Stuart Lutz says he has always been fascinated by the stories he heard from older people. Twelve years ago, he began recording interviews with an elite group of Americans — the last survivors who witnessed, and lived through, some of the most tragic and awesome events in the nation’s history.
Lutz, a historic document specialist, recently published their stories in his book, The Last Leaf: Voices of History’s Last-Known Survivors. Here are a few of them.
Robert Lockwood Jr.
The last person to play with Blues legend Robert Johnson
If you ever heard the Rolling Stones' cover of "Love in Vain" or Eric Clapton's version of "Crossroads," you're familiar with the work of the great bluesman Robert Johnson. His stepson, Robert Lockwood Jr., was the last person to have played with him. Lockwood was also the only person to ever learn the secrets of the notoriously private guitarist. He also traveled and performed with him.
Lockwood recalled a joint performance with Johnson in Mississippi: "He put me on one side of the river and he went on the other. Folks crisscrossed that bridge like crazy. They didn't know which one of us was Robert Johnson, and they filled up both our baskets!"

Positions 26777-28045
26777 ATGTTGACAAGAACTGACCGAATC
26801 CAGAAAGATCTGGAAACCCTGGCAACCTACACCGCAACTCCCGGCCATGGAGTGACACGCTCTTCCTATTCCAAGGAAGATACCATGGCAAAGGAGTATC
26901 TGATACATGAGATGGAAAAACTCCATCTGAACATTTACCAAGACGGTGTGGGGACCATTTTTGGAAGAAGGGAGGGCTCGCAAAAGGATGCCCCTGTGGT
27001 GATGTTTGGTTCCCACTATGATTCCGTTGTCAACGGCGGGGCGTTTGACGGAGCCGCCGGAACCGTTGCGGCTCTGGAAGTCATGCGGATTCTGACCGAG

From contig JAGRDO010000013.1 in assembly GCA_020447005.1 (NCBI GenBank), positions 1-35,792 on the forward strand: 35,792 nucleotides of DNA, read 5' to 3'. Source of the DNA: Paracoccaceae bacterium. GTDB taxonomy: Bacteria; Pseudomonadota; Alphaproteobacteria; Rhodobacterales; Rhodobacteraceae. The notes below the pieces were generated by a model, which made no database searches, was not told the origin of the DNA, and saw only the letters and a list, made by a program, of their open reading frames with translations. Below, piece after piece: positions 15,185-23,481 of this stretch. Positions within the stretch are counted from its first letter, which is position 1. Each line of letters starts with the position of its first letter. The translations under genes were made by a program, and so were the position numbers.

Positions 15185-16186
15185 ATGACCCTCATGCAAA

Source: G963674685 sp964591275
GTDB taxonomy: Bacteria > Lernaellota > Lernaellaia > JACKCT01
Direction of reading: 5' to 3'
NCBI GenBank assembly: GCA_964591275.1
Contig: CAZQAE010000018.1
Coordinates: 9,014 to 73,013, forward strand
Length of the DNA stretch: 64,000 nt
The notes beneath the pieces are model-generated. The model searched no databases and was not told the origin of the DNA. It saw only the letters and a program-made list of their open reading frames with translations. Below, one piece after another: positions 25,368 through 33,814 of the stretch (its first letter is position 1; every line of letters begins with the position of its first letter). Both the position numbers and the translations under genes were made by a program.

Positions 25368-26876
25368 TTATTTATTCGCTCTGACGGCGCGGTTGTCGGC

Until his 90s, Lockwood had a weekly gig where he continued to push musical boundaries — one time inviting his saxophonist to play a flute during a blues number.
Lockwood died in 2006 at age 91.
The final survivor of the Triangle Shirtwaist Factory Fire
Perhaps the most famous industrial fire in American history, which led to demands for labor reform and regulations, began in a shirt factory in New York’s Greenwich Village in 1911. The fire quickly spread. Most of the factory’s workers, mainly immigrant teenage girls, were trapped. The factory’s executives were in the habit of locking the doors to ensure workers wouldn’t be late and didn’t leave early. The workers were forced to jump to their deaths from high floors.
But Rose Freedman, then 17, had a different idea. She recalled: "Everyone started screaming and running toward the fire escape. I wasn't near the windows. I was further back and stood still in shock."
Then she asked herself, "What are the executives on the 10th floor doing?" Everyone else made the seemingly logical choice of going down to escape. But Freedman said she "pulled my skirt over my head and dashed up the interior stairs to the 10th floor."
A police officer on the roof next door hoisted her over, and she walked downstairs to safety. That day, the fire claimed 146 other workers.
Freedman died in 2001 at age 107, a month before the 90th anniversary of the fire.
The last surviving person to perform with Harry Houdini
During one of Harry Houdini’s acts, Dorothy Young hid in this oversized radio. "Houdini would come out, turn it on, tune it and I would pop out," Young recalls. "He would announce me, lift me up and then I would do the Charleston."
Young is 102 and lives in Ocean Grove, N.J.